News / Africa

International Aid Group Calls for Urgent Action in Niger Food Crisis

Women wait to receive baby food in the village of Koleram, southern Niger, during the launch of a UN-backed blanket feeding operation aimed at fighting malnutrition among children under the age of two, 28 Apr 2010
Women wait to receive baby food in the village of Koleram, southern Niger, during the launch of a UN-backed blanket feeding operation aimed at fighting malnutrition among children under the age of two, 28 Apr 2010

The U.N. World Food Program has extended food aid to eight million people in Niger, but aid workers say the program still needs funding and assistance may come too late for some families hit by severe food shortages.

International aid workers say a deepening food crisis is threatening 10 million people across the eastern Sahel, including seven million people in Niger.

The U.N. World Food Program announced last week that it is ramping up food aid to reach eight million people in Niger in the next six months at a cost of more than $200 million.

International aid agency, Oxfam, supports the scale-up and has called for "urgent action" from the international community.

Oxfam's Niger representative, Etienne Du Vachat, says the World Food Program's increase is certainly welcomed, but it is late in coming and still needs to be financed.  In Niger, he says the WFP still needs $145 million in funding.

Oxfam has been working with at-risk populations in Niger since February.

Du Vachat says the country is now entering what is traditionally its lean season, the most difficult time of any year just before the harvest.

Du Vachat says this year the lean season began particularly early in February or March for many families, and the harvest is still one or two months away.  He says the price of grain is at its peak, and many families do not have any remaining reserves or enough money to buy grain at the high market prices.  He says grass has not grown back in many areas, so animals continue to die.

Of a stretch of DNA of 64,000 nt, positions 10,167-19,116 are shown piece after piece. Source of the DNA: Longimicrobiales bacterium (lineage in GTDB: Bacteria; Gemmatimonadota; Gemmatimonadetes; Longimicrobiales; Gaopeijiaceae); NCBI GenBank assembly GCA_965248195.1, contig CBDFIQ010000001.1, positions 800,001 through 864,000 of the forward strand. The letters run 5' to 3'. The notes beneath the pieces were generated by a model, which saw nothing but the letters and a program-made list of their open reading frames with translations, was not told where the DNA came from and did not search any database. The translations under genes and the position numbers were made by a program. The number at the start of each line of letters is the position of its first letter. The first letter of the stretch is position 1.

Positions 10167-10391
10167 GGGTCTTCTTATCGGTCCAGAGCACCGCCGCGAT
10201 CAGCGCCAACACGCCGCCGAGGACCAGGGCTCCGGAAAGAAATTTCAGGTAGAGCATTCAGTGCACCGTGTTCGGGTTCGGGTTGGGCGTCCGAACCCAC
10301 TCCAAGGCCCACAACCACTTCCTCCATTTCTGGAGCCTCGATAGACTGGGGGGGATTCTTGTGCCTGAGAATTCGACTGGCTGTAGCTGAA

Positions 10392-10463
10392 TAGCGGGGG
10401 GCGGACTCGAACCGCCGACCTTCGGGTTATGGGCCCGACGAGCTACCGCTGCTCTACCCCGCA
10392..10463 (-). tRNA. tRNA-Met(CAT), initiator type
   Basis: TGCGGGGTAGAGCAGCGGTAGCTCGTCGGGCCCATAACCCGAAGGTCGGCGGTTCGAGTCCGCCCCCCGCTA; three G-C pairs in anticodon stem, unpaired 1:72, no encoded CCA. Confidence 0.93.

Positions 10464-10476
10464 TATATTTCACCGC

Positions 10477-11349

Du Vachat says the World Food Program scale-up in Niger is ambitious but "pockets of vulnerability" remain.

Du Vachat says families with children between six months and two years of age are prioritized in the WFP food distribution.  Those families receive special food for children and additional food for the entire family to ensure that the children's rations are not eaten by other members of the family.  Du Vachat says families without children under two years of age remain vulnerable.

Niger is one of the poorest countries in the world, and hunger rates were already high there, particularly among the country's children.

During harvest time, Du Vachat said parents are too busy in the fields to bring their children to nutrition centers.  With the current food crisis, he said Oxfam worries that health centers could be overwhelmed with malnourished children at the end of August when harvesting is done.

The current food crisis is a result of irregular rainfall and poor harvests in 2009.

Du Vachat says the first signs of alarm showed up in November 2009 and the crisis began to hit its peak in March for many households.  He says the international community has been slow in responding and now the harvests are almost here.  All aid that arrives after the harvest will still be needed, but he says it may be too late for some families.

Though Niger has been the hardest hit by food shortages, populations in Chad, Mali, Burkina Faso and Cameroon are also at risk.

Du Vachat said emergency humanitarian aid is imperative, but as the region emerges from this crisis, the international community must focus on finding long-term solutions to recurring food shortages in the Sahel.  

You May Like

UN Ambassador Power Highlights Plight of Women Prisoners

She launches the 'Free the 20' campaign, aimed at profiling women being deprived of their freedom around the world More

Satellite Launch Sparks Spectacular Light Show

A slight delay in a satellite launch lit up the Florida sky early this morning More

Fleeing IS Killings in Syria, Family Reaches Bavaria

Exhausted, scared and under-nourished, Khalil and Maha's tale mirrors those of thousands of refugees from war-torn countries who have left their homes in the hopes of finding a better life More

This forum has been closed.
Comments